Opinion | The human rights benchmark needs to be modified

 (Photo: Reuters)
(Photo: Reuters)

The intent of CHRB’s rankings’ list is excellent, but it’s hollowed by naïveté

This is about perception management in the domain of business and human rights.

Vale SA, a Brazilian transnational metals and mining giant, is among the world’s largest producers of iron ore and nickel. You may have heard of the 25 January disaster. One of Vale’s iron ore tailings—mining waste—dams collapsed near its Córrego do Feijão mine operations in the state of Minas Gerais, north of Rio de Janeiro. More than 80 people died. Many are missing. The countryside—land, water sources, forests—is devastated.

Vale just got kicked off the 2018 list prepared by Corporate Human Rights Benchmark (CHRB), a notable cross-industry effort. Vale had scored well, leaping by 30% to arrive at the 60-70% band, near the top end of a grading of 101 of the largest publicly-traded companies in the world on various human rights indicators. At present, the list covers agricultural products, extractives and apparels, three sectors that count some of the worst human rights offenders. (Coal India Ltd is in the 20-30% band and Oil and Natural Gas Corp. Ltd in the 0-10% band. More on that shortly).

Governance and policy are given a score out of 10, respect and due diligence have a maximum score of 25, remedy and grievance mechanisms are at 15, performance: practices is at 20, as is performance: responses, and transparency maxes out at 10.

As to Vale: “Most of the improvements in scores were related to high level commitments/systems and better disclosure," noted an explanation from CHRB dated 28 January, “but they were also backed up in part by conversations around a positive change in attitude within the company..."

That’s the problem with CHRB’s list. The intent is excellent, but it’s hollowed by naïveté. While unveiling its 2017 ranking, which graded 98 companies, CHRB urged the list’s laggards to “act decisively" so that they could upgrade themselves with regard to “the moral imperative, business case, and commercial viability of taking action on human rights". CHRB is also fond of phrases such as “race to the top".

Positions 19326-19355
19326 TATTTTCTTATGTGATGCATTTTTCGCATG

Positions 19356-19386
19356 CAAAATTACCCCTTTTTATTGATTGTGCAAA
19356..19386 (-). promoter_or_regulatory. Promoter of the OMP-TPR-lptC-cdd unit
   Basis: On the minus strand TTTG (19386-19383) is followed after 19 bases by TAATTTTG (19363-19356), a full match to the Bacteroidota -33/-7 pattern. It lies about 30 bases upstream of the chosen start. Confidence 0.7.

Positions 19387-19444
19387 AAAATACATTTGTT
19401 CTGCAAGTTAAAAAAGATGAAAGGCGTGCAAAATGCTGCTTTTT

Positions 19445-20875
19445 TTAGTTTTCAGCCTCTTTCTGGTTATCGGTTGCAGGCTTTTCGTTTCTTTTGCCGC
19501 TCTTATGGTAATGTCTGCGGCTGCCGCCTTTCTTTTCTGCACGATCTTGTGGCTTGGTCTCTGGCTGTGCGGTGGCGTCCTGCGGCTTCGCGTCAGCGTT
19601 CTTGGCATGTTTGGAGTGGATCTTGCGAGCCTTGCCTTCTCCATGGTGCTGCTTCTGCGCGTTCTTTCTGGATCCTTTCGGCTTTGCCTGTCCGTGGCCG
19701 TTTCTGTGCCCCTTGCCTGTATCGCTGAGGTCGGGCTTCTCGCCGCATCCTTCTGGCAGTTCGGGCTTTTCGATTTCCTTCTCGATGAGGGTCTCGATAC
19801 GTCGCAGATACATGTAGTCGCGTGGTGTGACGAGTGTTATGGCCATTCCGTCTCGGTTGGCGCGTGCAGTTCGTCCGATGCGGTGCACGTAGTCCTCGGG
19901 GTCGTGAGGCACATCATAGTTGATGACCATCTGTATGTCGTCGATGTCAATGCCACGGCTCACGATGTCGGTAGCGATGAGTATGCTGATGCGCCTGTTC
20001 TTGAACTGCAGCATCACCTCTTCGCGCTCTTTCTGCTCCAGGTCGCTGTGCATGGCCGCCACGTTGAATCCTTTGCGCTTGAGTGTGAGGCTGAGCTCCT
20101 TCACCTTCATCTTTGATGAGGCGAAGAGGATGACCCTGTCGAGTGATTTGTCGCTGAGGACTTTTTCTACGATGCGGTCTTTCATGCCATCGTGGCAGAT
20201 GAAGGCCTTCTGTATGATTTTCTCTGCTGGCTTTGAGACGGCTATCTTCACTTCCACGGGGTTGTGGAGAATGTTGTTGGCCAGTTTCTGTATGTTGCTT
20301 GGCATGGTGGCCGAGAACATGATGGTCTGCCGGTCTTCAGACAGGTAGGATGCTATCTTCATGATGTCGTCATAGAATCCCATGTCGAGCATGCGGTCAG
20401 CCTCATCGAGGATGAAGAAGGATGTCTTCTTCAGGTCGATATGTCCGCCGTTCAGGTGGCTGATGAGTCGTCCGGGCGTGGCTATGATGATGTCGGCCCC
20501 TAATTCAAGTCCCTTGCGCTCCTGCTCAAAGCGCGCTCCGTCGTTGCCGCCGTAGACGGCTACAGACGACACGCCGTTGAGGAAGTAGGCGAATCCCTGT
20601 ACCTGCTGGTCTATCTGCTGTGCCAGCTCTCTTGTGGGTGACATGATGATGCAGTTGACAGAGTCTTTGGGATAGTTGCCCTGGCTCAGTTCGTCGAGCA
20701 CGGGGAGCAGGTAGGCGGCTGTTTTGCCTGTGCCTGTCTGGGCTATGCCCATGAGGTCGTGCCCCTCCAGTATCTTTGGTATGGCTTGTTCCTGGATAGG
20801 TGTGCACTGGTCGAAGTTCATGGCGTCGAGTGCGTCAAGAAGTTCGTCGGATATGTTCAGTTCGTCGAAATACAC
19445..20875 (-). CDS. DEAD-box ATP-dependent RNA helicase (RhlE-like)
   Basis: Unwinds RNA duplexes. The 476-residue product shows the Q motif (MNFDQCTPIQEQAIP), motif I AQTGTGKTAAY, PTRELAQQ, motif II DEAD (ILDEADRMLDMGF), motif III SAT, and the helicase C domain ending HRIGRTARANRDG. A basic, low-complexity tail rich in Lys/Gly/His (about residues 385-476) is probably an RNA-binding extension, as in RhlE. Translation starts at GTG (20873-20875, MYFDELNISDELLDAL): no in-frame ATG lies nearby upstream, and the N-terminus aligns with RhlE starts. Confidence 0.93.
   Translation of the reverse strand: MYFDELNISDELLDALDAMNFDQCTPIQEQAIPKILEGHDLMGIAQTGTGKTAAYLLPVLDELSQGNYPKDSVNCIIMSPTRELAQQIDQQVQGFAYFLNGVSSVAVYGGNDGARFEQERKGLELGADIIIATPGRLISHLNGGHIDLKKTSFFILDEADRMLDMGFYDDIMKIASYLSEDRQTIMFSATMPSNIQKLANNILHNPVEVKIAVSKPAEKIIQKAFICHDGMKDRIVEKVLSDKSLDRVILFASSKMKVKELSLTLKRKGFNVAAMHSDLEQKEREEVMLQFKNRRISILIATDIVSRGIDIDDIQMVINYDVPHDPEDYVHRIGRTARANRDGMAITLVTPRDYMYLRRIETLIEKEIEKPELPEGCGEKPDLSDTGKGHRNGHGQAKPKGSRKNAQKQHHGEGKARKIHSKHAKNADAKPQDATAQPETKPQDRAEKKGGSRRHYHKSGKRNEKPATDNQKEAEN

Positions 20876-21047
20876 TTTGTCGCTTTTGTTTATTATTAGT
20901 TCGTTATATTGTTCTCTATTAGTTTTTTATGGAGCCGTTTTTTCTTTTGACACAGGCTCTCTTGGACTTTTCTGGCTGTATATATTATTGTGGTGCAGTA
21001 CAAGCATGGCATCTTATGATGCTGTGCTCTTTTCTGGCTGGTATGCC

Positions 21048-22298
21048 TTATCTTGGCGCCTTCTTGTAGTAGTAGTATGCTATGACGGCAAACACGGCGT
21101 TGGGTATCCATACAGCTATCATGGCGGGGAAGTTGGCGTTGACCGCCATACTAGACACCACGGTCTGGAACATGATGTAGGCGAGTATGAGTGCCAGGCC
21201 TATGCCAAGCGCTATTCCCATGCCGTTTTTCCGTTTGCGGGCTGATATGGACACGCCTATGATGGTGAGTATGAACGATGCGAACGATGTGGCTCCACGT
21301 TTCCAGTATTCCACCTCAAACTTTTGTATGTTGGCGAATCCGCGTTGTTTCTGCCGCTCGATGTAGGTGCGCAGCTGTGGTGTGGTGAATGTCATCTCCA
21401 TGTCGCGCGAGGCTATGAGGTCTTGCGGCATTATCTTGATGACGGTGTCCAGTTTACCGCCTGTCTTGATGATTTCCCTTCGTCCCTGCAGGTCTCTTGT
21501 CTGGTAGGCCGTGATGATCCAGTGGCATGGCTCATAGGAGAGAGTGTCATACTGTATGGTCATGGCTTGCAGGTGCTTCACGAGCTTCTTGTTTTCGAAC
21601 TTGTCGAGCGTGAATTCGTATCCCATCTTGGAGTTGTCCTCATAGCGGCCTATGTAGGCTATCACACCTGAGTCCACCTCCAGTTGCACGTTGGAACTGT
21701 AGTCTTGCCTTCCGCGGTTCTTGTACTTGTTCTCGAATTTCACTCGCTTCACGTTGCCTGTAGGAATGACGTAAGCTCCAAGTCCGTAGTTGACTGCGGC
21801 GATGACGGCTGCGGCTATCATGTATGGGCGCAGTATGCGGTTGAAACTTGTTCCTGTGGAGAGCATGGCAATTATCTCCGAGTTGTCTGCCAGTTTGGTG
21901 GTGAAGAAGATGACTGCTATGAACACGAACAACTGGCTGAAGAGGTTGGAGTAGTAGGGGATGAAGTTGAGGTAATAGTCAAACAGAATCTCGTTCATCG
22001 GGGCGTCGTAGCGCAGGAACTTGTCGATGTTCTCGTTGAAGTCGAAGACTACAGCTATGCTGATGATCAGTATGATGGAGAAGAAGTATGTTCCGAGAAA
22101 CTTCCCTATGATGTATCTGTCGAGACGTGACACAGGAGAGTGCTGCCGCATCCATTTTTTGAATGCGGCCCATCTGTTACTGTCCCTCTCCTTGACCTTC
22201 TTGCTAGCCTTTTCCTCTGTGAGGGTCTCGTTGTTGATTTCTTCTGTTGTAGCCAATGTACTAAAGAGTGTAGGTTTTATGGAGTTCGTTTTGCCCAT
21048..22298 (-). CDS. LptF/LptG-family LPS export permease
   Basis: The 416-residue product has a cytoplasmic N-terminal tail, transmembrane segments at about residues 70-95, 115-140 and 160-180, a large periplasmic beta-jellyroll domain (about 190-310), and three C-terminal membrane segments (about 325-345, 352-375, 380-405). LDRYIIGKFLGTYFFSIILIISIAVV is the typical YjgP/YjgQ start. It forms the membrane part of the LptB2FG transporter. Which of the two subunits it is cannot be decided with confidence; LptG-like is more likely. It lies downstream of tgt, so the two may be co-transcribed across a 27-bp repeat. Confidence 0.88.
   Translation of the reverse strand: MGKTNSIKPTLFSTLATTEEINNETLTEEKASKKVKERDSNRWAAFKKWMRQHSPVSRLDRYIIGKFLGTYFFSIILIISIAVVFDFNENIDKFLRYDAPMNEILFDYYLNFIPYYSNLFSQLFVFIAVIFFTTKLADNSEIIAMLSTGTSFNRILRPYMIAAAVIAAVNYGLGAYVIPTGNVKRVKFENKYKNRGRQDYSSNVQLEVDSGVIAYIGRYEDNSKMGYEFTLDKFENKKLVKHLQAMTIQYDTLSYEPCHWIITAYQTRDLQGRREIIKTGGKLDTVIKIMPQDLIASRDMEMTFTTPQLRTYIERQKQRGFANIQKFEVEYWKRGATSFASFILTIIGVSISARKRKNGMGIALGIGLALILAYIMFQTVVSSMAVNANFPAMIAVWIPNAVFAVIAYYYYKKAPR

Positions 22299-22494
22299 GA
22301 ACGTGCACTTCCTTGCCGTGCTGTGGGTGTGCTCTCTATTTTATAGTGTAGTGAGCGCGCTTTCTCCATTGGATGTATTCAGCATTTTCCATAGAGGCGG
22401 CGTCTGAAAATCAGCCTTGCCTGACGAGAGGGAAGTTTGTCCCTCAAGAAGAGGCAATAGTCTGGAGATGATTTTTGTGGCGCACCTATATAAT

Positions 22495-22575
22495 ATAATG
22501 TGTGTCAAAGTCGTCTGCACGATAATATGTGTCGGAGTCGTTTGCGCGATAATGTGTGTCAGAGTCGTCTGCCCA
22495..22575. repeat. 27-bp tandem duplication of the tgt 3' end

“Moral imperative" is twaddle. Phrases such as “race to the top" for companies to remain competitive in the rankings are also disconcerting, especially as it is no secret that races to the top of feel-good rankings are helped along by public relations.

Glib corporate commitment and outreach has saved more than one company. However, it could undermine CHRB’s rankings.

Take Vale. In November 2015, a tailings dam of Samarco Mineração SA in Minas Gerais state collapsed. It killed 19 people, devastated the village of Bento Rodrigues, polluted a river, and displaced several hundred people. Samarco is a joint venture of Vale and BHP Billiton Ltd (now BHP). In June 2018, Reuters reported that “Samarco and parent companies Vale SA and BHP Billiton Ltd have signed a deal with Brazilian authorities that settles a 20 billion reais ($5.30 billion) lawsuit" over the 2015 disaster.

BHP scored in the 60-69% band in CHRB’s 2017 list. In the 2018 list, it’s in the 70-80% band along with another extractives major with an iffy business and human rights application, Rio Tinto Plc.

CHRB’s removal of Vale is hardly going to make amends, which is a shame. Early plans had called for extending its list to 500 companies by mid-2018 and to include finance, engineering, pharmaceuticals, and the information and communication technology sectors. That’s now history. Hiccups with the 2018 list are only going to delay things—perhaps, alas, even jeopardize the project.

The project brings together the Institute for Human Rights and Business, and the Business and Human Rights Resource Centre. These UK-based organizations are joined by Calvert Investments Inc., Aviva Investors, VBDO (The Dutch Association of Investors for Sustainable Development) and Eiris Foundation. The last two focus on advising responsible investment. Stockholm-based Nordea Wealth Management is part of the project. Representatives from these organizations form CHRB’s steering committee, with Steve Waygood, Aviva’s chief responsible investment officer—there’s a mouthful of politically-correct designation—chairing.

There will now have to be much tweaking of methodology and mind.

This column focuses on conflict situations and the convergence of businesses and human rights and runs on Thursdays.

Read Sudeep Chakravarti’s earlier columns at livemint.com/rootcause

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